• 12/03/2008, 10:45AM ET

Most unbreakable NHL indivudual player record set in the last 25 years Zingers Tourney Round 1


As this is the start of the "ZINGER TOURNEY" I feel that I must begin with this warning...

"The following ZINGS contains may contain mature themes...viewer discretion is advised!"

Now we begin!

As great as Wayne Gretzky???s 61 NHL records are I???m not going to pick one of the obvious ones like most goals or points in a career or season or playoffs etc.
I???ll take one that just so happens to be a double record

Longest Consecutive Point-Scoring Streak from the Start of a Season
51 games

From Oct 5th, 1983 to Jan 28th, 1984 Gretzky scored at least a point in 51 straight games from the start of the season.
Over that time he scored 61 goals & 92 assists (153 points). It is also the longest consecutive point scoring streak in the NHL period.
The only player to come close to the 2nd part of that record is Mario Lemieux who had a consecutive streak in 46 games in the 1989-90 season.

<a href=" p;amp;current=wayne-gretzky1.jpg"><img src=" pg" alt="Photobucket"></a>

Prepare to get deaked out of your jock strap Chief!

Gretzky is always the first to come to mind when thinking of "indivudual" records, but I have a hard time believing that an "indivudual" such as Alexander Ovechkin won't be able to challenge and even break that record.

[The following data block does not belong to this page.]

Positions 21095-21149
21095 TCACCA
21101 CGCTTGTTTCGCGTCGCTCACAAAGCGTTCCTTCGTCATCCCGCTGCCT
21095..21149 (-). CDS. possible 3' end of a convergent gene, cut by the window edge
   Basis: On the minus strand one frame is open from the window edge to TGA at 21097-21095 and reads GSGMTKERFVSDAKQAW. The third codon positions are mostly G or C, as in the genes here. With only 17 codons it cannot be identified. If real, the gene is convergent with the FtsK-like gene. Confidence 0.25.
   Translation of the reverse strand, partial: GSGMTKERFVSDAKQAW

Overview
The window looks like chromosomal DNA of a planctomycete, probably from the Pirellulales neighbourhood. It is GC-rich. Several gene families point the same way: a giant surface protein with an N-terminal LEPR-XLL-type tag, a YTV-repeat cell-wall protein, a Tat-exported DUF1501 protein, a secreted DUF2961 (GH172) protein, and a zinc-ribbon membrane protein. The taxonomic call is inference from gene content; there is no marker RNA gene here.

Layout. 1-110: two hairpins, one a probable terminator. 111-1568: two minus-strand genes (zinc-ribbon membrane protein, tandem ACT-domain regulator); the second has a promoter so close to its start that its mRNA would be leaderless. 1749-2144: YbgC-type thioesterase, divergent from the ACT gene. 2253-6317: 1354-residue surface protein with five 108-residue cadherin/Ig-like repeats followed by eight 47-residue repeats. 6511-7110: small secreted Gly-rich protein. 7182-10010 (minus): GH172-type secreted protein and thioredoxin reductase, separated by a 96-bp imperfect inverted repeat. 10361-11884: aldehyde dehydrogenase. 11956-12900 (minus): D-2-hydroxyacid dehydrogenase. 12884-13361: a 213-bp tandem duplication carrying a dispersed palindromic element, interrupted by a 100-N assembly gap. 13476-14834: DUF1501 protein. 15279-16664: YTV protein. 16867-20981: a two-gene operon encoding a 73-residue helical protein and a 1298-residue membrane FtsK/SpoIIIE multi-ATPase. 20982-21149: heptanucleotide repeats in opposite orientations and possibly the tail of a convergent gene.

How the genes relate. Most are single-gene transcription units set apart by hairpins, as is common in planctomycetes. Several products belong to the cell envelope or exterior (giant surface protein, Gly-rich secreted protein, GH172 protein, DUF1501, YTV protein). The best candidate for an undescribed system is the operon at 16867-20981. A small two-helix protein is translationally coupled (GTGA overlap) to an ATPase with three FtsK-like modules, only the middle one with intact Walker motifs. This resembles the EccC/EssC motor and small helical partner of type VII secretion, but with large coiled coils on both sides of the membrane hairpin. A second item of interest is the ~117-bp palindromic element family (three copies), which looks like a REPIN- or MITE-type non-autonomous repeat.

I'll give you one that is a bit more obscure. In the 1993-1994 season, 29-year-old right wing Bob Kudelski was in his 5th full season in the NHL. He would be traded to Florida that winter, setting a record that won't likely be broken.

Kudelski played the first 42 games of the season for the Senators, spending the New Year's Holiday north of the border. Then, on January 6, 1994, he was traded to the Florida Panthers, who had only played 38 games to that point in the season. He went on to play in all 44 remaining games for the Panthers, giving him a grand total of 86 regular season games played in an 82-game regular season. That is a record that is more unreachable than the Great One's points streak.

<a href=" mp;current=04b.jpg"><img src="" alt="Photobucket"></a>

Bob Kudelski?

Well I pretty sure you've just dug up the most obscure NHL record ever.
You should have dug a little deeper you might have found Jimmy Hoffa.
What you couldn't find out what the record was for most teeth lost in a season by an NHL player?

BTW after much research I found out it was Ken Daneyko of the Devils. He lost 12 teeth.

With players getting traded all the time mid season & with an unbalance schedule, the possibility of playing more than 86 gms is remote but possible.
It could easily happen to a player that is traded twice during a season & thus playing on 3 teams during the season.
Also with the NHL starting the season in Europe a player from the New York Rangers (who have played 27 games this season so far) could get traded to either Chicago, New Jersey, Ottawa or St Louis (who have all only played 22) therefore playing 87 games.
So it's not as far fetched as it seems.

What makes Gretzky record of scoring in 51 consecutive games more amazing is the fact that he had a separated shoulder during it. He ended up taking 6 games off after the streak was over to heal up.